How Australia inspired the UK’s controversial Rwanda asylum seeker deal

Wealthy countries such as Australia and the United Kingdom are embarking on a “bottom-up race” on policies to discourage asylum seekers from what could result in the end of the asylum institution, a refugee and migration law expert warned.
The UK’s agreement to transfer asylum seekers to Rwanda, drawn in parallel with Australia’s maritime treatment system, has been widely criticized by human rights defenders.

The plan was blocked this week when the first asylum seekers to be sent from the UK to Rwanda sat down after the European Court of Human Rights intervened.

Daniel Ghezelbash, an internationally recognized student of refugee and migration law and deputy director of the Kaldor Center for International Refugee Law at UNSW, said rich countries are “competing for out-of-measure preventive measures introduced in other countries”.
“Unfortunately, what we are seeing around the world is the states that are engaged in a race below, and then they see themselves in direct competition with other states in terms of trying to make their destinations unpleasant for asylum seekers, “Dr. Ghezelbash told SBS. News.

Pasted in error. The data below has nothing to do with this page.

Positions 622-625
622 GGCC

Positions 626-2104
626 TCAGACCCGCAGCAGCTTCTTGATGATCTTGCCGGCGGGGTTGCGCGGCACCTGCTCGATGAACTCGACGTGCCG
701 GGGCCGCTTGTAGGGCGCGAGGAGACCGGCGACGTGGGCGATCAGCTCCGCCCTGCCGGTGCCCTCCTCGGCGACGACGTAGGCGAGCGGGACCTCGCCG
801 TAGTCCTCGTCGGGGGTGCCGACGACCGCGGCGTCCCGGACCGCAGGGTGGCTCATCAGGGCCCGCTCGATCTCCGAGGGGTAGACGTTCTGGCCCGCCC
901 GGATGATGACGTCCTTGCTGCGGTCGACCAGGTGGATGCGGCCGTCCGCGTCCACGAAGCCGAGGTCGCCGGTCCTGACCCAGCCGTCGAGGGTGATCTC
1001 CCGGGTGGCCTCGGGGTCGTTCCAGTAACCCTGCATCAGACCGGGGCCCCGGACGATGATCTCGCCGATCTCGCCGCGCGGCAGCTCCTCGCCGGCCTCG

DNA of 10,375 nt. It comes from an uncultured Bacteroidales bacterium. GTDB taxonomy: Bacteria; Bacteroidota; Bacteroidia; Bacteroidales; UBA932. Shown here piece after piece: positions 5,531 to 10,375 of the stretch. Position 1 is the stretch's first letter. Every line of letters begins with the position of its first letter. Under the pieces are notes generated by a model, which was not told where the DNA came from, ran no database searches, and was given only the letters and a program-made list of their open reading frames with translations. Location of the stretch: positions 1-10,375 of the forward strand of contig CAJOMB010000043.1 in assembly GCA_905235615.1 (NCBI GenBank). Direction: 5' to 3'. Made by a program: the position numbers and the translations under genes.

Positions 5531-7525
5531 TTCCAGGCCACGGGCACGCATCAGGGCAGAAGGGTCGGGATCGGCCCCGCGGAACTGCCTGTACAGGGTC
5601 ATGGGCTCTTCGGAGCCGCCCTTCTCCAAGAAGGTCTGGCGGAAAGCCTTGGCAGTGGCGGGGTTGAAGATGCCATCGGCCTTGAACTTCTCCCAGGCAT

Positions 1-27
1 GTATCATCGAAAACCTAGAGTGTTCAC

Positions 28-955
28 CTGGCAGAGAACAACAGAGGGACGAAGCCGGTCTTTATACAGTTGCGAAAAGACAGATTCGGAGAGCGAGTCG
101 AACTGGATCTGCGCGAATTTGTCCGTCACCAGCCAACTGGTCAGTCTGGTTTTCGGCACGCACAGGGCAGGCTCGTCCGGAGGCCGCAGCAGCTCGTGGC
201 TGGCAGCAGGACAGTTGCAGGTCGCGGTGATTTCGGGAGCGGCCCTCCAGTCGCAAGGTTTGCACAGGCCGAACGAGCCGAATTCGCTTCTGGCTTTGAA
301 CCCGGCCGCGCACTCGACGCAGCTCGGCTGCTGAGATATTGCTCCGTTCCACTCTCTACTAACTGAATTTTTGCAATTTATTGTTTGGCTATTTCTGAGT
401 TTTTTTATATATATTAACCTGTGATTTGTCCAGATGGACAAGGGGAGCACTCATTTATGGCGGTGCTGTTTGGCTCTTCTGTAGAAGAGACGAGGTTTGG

“Thus, punitive measures are being introduced more and more, learning from each other, and these measures are becoming more severe over time.

“The final point of this race below will end in hard-won asylum institutions and those in immediate danger will have nowhere to run.”

‘Disappointing Trends’: From Sovereign Borders Operation to UK-Rwanda Agreement

The United Kingdom has vowed not to be “discouraged” from transferring asylum seekers to Rwanda despite the first flight base before the Commonwealth Heads of Government (CHOGM) meeting in Rwanda next week, which includes both UK Prime Minister Boris Johnson and Prime Minister The Australian Minister. Anthony Albanese will attend.